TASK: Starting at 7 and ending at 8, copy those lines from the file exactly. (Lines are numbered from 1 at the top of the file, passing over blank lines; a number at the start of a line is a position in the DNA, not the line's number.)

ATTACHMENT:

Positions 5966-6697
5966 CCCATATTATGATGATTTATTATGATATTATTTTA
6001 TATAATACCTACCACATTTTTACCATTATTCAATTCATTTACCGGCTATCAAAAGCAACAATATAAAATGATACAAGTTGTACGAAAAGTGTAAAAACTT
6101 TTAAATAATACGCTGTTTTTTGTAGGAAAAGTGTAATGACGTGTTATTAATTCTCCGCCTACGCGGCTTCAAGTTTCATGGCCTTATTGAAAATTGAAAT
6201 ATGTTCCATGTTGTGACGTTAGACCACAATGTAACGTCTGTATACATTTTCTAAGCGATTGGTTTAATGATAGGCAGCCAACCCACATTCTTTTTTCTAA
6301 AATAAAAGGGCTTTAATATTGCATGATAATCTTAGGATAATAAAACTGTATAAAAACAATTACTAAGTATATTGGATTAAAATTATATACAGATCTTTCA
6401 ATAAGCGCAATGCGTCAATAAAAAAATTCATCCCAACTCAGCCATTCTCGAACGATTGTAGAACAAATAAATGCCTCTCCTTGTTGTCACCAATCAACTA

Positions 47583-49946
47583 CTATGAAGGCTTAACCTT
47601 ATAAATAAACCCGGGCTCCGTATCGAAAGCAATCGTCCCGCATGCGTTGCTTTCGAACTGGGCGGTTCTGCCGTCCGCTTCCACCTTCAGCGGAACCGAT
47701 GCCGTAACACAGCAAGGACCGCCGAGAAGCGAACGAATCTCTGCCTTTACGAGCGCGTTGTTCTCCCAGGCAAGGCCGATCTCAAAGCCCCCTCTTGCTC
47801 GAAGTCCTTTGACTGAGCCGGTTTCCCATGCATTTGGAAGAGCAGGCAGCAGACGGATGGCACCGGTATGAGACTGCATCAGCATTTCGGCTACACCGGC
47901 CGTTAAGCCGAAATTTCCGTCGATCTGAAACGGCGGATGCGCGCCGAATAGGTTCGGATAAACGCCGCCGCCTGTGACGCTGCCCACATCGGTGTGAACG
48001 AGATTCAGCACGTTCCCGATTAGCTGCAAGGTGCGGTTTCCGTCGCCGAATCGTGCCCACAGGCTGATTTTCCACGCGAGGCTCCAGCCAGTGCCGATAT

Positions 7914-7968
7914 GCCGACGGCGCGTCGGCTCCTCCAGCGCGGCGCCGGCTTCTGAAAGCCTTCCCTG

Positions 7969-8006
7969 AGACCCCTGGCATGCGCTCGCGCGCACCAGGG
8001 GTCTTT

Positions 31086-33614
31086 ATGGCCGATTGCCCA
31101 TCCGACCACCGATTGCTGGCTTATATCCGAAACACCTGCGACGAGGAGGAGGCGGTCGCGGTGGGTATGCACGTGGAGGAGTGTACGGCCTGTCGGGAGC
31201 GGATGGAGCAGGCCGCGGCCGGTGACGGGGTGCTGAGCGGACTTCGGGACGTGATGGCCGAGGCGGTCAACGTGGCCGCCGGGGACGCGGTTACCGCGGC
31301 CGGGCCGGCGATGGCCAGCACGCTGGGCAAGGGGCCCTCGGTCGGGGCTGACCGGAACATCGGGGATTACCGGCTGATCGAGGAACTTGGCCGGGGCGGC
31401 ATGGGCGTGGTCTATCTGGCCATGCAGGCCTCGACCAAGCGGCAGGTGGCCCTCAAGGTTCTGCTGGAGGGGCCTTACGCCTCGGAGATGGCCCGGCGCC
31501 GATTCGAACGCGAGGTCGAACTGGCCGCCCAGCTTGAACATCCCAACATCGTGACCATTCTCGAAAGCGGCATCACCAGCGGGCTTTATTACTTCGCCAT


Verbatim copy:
6401 ATAAGCGCAATGCGTCAATAAAAAAATTCATCCCAACTCAGCCATTCTCGAACGATTGTAGAACAAATAAATGCCTCTCCTTGTTGTCACCAATCAACTA

Positions 47583-49946